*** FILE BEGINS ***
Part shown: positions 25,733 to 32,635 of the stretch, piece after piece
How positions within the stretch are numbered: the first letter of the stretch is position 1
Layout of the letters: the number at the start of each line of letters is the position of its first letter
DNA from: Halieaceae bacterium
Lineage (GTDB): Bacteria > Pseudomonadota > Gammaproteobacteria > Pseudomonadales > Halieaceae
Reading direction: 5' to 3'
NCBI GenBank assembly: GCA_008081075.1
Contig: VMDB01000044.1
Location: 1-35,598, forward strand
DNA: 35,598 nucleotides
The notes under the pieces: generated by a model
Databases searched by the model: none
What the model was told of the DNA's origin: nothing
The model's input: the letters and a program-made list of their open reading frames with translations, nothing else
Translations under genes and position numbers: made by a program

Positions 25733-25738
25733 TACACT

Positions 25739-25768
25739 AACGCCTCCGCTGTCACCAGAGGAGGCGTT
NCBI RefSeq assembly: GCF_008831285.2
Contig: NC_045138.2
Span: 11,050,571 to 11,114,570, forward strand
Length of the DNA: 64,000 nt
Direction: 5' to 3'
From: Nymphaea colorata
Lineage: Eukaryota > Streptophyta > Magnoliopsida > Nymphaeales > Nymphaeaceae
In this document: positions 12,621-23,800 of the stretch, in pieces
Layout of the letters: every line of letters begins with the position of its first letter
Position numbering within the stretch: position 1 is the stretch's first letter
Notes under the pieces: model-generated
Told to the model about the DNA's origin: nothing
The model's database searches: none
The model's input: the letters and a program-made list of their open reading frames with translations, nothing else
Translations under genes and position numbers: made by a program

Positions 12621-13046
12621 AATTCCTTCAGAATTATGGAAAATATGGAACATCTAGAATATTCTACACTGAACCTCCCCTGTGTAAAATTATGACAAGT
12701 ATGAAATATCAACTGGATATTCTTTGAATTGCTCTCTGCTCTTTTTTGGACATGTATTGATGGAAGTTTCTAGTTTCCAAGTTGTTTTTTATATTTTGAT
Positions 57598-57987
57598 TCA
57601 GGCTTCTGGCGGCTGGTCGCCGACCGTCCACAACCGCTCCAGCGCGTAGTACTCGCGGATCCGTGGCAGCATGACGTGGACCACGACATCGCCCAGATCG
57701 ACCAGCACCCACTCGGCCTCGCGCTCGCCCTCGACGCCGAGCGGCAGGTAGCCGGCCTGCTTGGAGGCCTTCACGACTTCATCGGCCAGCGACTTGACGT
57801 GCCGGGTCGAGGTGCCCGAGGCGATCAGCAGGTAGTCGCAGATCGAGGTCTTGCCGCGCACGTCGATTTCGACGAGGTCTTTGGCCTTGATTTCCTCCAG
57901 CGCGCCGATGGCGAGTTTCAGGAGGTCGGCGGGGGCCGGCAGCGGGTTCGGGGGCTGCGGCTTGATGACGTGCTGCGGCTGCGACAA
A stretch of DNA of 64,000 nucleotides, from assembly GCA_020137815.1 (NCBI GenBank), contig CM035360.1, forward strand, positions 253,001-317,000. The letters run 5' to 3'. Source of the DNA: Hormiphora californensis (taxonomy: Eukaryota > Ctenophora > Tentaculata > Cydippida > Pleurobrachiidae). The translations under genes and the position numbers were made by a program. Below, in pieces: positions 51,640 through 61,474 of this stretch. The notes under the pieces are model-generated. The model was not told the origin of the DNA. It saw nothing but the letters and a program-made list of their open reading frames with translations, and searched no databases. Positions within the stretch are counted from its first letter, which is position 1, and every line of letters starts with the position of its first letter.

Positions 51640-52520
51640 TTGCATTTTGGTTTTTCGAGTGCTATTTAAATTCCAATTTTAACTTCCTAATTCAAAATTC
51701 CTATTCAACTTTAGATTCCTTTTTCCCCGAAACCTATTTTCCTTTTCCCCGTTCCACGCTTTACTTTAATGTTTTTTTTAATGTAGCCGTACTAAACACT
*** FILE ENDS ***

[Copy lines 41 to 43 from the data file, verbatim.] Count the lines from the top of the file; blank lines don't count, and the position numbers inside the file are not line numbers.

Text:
57701 ACCAGCACCCACTCGGCCTCGCGCTCGCCCTCGACGCCGAGCGGCAGGTAGCCGGCCTGCTTGGAGGCCTTCACGACTTCATCGGCCAGCGACTTGACGT
57801 GCCGGGTCGAGGTGCCCGAGGCGATCAGCAGGTAGTCGCAGATCGAGGTCTTGCCGCGCACGTCGATTTCGACGAGGTCTTTGGCCTTGATTTCCTCCAG
57901 CGCGCCGATGGCGAGTTTCAGGAGGTCGGCGGGGGCCGGCAGCGGGTTCGGGGGCTGCGGCTTGATGACGTGCTGCGGCTGCGACAA